by Kassandra Lamb
I postponed a deadline this week (one of the perks of being the co-owner of the press).
I think it was a good stress-management decision. But it’s hard to tell sometimes when we’re “managing” our schedule and when we’re just plain procrastinating.
We all procrastinate occasionally. I have a very tall stack of papers on my desk (about two years worth of receipts) that can attest to that.
The most common reason for the average person’s procrastination is that they just plain don’t like doing that particular task. That’s how I feel about filing paperwork. On my list of top ten least-liked tasks, it’s about five, right after having a root canal and right before having a mammogram. That’s right. I’m better at making sure to have my boobs squished yearly than I am about filing away those receipts that the IRS might someday demand to see.
But for chronic procrastinators, the motivations are usually more complex. They put off everything. Often they’ll tell you that they work best under pressure. Or even that they produce their best work under pressure (a subtly different statement). Most of the time, neither statement is true.
Usually, there are two factors at work here. One is psychological, the other is habit. The psychological factor has to do with self-confidence. On some level, they don’t believe they can do any task well. This makes every task unpleasant to a certain degree. So every task gets put off.
And because it gets put off and is done with inadequate time to do it well, the belief is reinforced that the person can’t do it well. It gets done “good enough” but not really well.
But what about the belief that they do their best work under pressure. Hmm, there may be a little truth to that. Some people do indeed perform better, are more motivated and energized, when they have a deadline. But waiting until that deadline is looming is not a recipe for high-level performance. More on this in a moment.
The habit part… when we get into a pattern of doing things a certain way, it’s hard to break out of that. So if our mind set is that anything that isn’t due in the next day or so doesn’t need our attention, we’re going to keep procrastinating and doing things at the last minute.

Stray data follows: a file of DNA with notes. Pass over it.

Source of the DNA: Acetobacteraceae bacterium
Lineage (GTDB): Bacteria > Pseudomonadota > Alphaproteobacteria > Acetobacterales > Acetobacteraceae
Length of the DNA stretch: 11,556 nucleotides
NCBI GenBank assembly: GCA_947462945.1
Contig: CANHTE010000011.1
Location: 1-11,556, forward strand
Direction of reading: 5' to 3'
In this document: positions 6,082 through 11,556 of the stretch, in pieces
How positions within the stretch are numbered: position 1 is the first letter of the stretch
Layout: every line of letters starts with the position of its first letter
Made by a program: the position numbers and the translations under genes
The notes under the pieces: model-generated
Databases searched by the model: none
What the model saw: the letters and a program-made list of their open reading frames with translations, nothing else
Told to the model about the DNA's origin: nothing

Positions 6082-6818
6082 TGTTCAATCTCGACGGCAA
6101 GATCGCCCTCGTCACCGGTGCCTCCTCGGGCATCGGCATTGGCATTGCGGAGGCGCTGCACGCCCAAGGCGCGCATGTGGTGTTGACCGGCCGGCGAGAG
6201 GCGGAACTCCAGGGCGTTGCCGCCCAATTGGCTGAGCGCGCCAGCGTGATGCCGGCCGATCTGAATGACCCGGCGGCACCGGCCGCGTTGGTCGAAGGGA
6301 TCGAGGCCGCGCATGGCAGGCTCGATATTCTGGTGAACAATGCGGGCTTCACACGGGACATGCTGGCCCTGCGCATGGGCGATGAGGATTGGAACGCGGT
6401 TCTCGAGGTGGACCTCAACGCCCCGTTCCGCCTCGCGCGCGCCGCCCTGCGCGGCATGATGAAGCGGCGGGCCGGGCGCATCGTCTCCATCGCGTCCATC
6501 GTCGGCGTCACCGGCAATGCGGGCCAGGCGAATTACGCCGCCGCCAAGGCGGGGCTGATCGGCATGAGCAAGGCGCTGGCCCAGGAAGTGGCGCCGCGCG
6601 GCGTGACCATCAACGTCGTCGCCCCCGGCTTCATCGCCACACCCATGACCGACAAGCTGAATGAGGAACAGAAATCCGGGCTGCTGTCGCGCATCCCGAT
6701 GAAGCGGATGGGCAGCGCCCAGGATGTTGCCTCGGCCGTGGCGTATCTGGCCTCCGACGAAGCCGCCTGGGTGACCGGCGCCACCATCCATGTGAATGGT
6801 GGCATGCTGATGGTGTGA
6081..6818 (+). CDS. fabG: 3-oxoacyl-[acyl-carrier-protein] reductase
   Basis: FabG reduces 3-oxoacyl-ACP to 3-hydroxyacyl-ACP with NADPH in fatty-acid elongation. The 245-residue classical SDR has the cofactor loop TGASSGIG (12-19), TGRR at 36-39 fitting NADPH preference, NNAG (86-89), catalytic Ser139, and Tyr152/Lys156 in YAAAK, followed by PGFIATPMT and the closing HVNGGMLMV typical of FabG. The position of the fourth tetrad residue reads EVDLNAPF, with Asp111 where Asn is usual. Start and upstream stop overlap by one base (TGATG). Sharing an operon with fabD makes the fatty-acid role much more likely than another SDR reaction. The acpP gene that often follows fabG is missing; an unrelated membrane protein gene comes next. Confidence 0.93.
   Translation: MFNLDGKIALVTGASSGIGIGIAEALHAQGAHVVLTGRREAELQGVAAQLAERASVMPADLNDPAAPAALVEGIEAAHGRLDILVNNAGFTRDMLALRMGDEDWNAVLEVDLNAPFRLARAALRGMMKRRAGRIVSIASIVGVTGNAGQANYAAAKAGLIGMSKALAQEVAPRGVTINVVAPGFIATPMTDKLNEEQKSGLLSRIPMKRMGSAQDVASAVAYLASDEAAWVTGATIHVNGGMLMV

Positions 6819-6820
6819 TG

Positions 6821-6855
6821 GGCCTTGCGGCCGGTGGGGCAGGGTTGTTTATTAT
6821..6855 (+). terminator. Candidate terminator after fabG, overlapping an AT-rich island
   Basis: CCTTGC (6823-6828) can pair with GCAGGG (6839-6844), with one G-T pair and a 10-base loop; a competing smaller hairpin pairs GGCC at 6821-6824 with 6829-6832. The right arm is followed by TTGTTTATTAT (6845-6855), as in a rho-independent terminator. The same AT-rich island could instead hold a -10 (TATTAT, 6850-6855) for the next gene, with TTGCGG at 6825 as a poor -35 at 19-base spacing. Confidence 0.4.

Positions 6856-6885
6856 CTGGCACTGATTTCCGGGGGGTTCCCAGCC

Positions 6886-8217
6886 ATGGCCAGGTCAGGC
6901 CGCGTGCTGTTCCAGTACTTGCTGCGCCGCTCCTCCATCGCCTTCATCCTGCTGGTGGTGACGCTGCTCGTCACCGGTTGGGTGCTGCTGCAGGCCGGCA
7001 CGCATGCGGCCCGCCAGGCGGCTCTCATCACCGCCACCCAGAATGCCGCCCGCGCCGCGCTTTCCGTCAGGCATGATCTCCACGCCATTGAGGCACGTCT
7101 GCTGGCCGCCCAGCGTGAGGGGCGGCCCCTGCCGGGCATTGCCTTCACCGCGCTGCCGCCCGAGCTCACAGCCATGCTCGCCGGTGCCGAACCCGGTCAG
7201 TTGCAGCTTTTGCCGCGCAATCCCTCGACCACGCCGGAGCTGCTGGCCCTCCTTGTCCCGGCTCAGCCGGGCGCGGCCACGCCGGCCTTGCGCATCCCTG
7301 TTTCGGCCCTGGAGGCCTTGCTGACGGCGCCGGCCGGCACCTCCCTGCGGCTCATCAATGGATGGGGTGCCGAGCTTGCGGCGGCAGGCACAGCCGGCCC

Sometimes we’re tempted to dismiss ‘habit’ as a simple thing to overcome. It’s not. These patterns become ingrained in our thinking and are automatic. We find ourselves doing it that same old way before we even realize what’s up. It takes a fair amount of conscious effort over a lengthy period of time to break these patterns of thinking and behaving.
Which brings us back around to the belief that one does their best work under pressure. Often this is rationalization for the habit of procrastinating. But that justification can also be an indicator that you’re a closet adrenaline junkie.
Maybe you’re not bungee jumping or hunting wild game, but you may be feeding your need for stimulation by setting yourself up to be stressed by looming deadlines.
We all have something that psychologists and physiologists call ‘thresholds’–pain thresholds, stress thresholds, sensory thresholds, and stimulation thresholds. All of these thresholds vary somewhat from one individual to another. Some of us tolerate pain better than others, for example.
The same is true for stimulation thresholds. Some of us need more stimulation in order to feel fully activated, energized and alive.
And some of the folks who have high stimulation thresholds get into the habit of stimulating themselves by procrastinating, so that they then have looming deadlines creating an atmosphere of stress/stimulation.
Is this healthy? Psychologically speaking, on the one hand, they are meeting their needs for stimulation, but on the other hand they are setting themselves up for unnecessary anxiety and less than optimal performance.
Physically, they are stressing their bodies with that unnecessary anxiety. And such chronic stressors take a high toll over time.
Me, I tend to be a precrastinator rather than a procrastinator. But more on that next time when I talk about how to overcome the tendency to procrastinate (including how folks with high stimulation thresholds can find healthier ways to get that stimulation).
How about you? How much do you procrastinate?
Here’s something you don’t have to procrastinate about if you’re a Kate Huntington fan. My latest novel in that series is available for preorder. With two quick clicks now, it’s ordered and it will pop up on your ereader when it’s released on October 27th.
It’s on sale for a reduced price during the preorder period. Just $1.99 (goes up to $3.99 after the release).
Psychotherapist Kate Huntington is rocked to the core when one of her clients commits suicide. How can this be? The woman, who suffered from bipolar disorder, had been swinging toward a manic state. The client’s family blames Kate and they’re threatening to sue for malpractice. She can’t fault them since she blames herself. How could she have missed the signs?
Searching for answers for herself and the grieving parents, Kate discovers some details that don’t quite fit. Is it possible the client didn’t take her own life, or is that just wishful thinking? Questioning her professional judgement, and at times her own sanity, she feels compelled to investigate. What she finds stirs up her old ambivalence about the Catholic Church. Is her client’s death somehow related to her childhood parish?
When she senses that someone is following her, she wonders if she is truly losing it. Or is she getting dangerously close to someone’s secrets?
(Nook, Kobo and Apple fans, it’s coming soon to those e-retailers!)
Posted by Kassandra Lamb. Kassandra is a retired psychotherapist turned mystery writer. She writes the Kate Huntington mystery series and has started a new cozy series, the Marcia Banks and Buddy mysteries (coming soon).
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